The purpose of the examination is the assessment of clinical examination technique and management.
There are 3 sections including Clinical Refraction, an Objective Structured Clinical Examination
(OSCE) with management and a Viva section.
Failure of any section will require the failed section to be repeated.
Clinical Refraction examination
Guide for candidates and examiners- (This section may change in the future and become an OSCE
For the next diet of part B the clinical refraction examination will consist of refraction of one patient for 30 minutes, observed by two examiners. The examiners will score clinical technique and the accuracy of refraction measurements. The standard of the examination is competence to perform a satisfactory clinical refraction and prescribe glasses that the patient will find satisfactory. The examiners will independently give a final mark of “competent” or “not competent”. The final mark will be agreed by the 2 examiners. If there is a disagreement between the 2 examiners the lead examiner will make the final decision after consultation with the 2 examiners involved.
The components of the refraction examination are:
- History – a brief refractive history, and assessment of the patient’s refractive needs.
- Visual acuity – unaided and with a pinhole.
- Measurement of Interpupillary distance.
- Retinoscopy – Ability to perform a retinoscopy examination competently using techniques such as use of the fogging method or non accommodating target, correct use of a trial frame and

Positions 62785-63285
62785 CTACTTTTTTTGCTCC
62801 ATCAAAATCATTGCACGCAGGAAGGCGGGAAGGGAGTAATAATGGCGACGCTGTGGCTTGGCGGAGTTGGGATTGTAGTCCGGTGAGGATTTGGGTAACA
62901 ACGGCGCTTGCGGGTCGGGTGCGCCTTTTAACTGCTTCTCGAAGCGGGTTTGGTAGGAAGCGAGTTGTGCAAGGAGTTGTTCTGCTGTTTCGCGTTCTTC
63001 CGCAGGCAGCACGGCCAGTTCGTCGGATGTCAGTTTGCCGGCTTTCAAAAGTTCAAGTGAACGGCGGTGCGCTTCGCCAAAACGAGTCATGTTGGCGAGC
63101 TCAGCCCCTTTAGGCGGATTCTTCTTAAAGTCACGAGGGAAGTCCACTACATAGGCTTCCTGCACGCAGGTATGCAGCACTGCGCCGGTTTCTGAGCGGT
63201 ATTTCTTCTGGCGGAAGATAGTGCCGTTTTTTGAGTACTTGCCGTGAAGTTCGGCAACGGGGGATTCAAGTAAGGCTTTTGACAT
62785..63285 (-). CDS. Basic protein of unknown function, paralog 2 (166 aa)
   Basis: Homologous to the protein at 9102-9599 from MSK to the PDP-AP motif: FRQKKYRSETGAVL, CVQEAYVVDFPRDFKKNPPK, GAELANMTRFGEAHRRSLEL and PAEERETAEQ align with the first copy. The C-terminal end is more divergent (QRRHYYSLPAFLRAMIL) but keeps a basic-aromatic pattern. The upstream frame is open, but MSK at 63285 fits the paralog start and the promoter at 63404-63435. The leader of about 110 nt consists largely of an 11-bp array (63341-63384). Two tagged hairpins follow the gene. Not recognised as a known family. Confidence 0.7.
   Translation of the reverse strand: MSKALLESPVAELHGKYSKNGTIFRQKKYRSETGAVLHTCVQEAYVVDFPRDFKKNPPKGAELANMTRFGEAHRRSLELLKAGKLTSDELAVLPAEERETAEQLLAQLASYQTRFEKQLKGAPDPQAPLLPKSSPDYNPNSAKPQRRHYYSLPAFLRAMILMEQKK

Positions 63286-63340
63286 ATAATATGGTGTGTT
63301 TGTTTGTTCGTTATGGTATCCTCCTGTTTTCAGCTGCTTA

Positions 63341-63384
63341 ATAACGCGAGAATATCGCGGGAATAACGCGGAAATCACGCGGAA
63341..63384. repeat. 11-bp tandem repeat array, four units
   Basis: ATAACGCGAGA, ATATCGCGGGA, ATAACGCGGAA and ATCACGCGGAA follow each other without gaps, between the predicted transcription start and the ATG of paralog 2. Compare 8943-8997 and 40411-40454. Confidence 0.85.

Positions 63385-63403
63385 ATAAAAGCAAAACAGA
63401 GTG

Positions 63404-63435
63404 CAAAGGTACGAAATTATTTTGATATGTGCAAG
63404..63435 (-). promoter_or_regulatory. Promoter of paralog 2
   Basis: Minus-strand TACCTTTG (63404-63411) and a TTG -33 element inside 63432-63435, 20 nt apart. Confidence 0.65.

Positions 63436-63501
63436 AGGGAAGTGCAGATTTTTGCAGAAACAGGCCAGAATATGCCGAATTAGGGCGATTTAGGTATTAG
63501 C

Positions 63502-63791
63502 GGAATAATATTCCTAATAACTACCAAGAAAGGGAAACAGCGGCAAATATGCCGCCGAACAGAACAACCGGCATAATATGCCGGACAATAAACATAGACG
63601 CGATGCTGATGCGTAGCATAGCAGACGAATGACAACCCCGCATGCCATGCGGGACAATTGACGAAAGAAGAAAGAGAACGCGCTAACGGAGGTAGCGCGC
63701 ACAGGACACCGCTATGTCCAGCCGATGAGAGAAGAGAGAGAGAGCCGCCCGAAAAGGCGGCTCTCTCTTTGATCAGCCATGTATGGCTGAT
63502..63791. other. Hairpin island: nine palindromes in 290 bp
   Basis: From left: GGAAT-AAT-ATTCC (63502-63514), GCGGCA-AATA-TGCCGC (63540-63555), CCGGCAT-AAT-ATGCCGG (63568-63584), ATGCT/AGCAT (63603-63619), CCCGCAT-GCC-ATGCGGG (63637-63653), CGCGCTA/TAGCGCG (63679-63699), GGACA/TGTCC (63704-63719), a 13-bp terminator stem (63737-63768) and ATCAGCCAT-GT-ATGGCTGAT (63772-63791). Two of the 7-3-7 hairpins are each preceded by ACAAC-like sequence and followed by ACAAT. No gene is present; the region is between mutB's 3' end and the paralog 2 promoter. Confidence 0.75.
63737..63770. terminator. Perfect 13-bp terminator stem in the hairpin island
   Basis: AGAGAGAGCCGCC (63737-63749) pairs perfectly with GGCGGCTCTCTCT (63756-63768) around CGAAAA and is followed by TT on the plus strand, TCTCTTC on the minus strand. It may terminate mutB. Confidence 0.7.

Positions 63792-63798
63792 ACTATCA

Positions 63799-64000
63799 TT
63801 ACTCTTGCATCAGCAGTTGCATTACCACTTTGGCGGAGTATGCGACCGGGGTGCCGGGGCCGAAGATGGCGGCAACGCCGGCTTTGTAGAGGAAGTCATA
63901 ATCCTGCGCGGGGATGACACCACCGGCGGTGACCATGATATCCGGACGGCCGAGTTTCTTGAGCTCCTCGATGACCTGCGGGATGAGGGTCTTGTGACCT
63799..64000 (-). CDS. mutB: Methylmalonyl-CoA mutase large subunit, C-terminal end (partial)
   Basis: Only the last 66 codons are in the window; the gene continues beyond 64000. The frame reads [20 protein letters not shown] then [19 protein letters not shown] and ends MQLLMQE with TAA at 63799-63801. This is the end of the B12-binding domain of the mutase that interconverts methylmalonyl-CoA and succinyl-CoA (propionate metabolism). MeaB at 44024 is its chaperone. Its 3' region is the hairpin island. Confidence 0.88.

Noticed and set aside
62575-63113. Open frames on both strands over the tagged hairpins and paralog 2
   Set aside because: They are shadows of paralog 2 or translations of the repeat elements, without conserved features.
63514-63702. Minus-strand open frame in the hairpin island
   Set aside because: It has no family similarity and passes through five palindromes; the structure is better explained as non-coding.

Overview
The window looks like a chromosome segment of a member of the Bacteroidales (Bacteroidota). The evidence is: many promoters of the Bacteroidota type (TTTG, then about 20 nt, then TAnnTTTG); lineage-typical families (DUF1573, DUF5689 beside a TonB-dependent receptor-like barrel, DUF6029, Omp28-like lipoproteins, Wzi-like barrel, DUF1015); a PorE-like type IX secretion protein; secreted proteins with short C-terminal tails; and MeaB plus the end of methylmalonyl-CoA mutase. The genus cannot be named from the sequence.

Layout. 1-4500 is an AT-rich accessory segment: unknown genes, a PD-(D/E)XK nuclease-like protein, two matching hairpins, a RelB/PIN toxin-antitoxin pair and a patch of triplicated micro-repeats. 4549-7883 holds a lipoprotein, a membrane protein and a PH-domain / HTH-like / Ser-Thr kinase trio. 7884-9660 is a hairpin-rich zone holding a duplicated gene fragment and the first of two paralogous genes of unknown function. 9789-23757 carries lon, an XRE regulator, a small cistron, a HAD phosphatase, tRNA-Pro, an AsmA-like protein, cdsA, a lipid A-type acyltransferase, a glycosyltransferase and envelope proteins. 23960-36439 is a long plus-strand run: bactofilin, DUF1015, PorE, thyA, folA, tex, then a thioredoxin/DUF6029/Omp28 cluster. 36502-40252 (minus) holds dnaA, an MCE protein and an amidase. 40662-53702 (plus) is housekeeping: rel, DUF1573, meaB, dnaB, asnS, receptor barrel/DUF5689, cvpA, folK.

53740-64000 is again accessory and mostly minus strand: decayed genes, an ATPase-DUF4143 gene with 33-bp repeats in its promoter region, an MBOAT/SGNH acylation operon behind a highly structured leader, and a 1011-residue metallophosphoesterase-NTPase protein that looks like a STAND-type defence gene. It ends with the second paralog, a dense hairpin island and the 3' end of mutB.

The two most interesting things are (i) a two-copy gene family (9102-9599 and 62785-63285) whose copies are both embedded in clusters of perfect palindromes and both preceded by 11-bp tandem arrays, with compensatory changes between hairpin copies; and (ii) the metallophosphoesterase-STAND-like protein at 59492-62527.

knowledge of the candidate’s normal working
- Distance – An accurate sphere and cylinder result should be obtained.
- Subjective refraction – Ability to subjectively refine spherical and cylindrical correction, using the Jackson’s cross cylinder test and the Duochrome test.
Guidance on the minimum pass standard.
- Retinoscopy – ability to competently perform a retinoscopy examination and write the retinoscopy result with an approximate accuracy of sphere within one dioptre, cylinder within one dioptre and axis within 20 degrees. The standard will be modified depending on the level of difficulty of the test subject. A trial frame should normally be used. Where appropriate the fogging method should be used. Positive or negative cylinders may be used.
- Subjective refraction – satisfactory technique for refining the spherical power, the cylinder power and the cylinder axis should be demonstrated. Positive or negative cylinders may be used.
Techniques such as the Jackson’s cross cylinder test and the Duochrome test should be used.
The refraction result should be written with an approximate accuracy of sphere within one dioptre,
cylinder within one dioptre and axis within 20 degrees. The standard will be modified depending
on the level of difficulty of the test subjects. The refraction result should normally produce a Best Corrected Visual Acuity of no more than one line less than the known BCVA of the subject. The
standard will be modified depending on the level of difficulty of the test subject.
Please go to Optics and Refraction Course and register again.
Once you have finished the first lesson, send us your views.
This section is a viva in 4 subjects
- Principles of good medical practice
- Clinical ophthalmology
- Ocular pathology
- Medicine and neurology in relation to ophthalmology
Failure in a viva will require only the failed viva to be repeated.
Objective Structured Clinical Examination including clinical management (OSCE).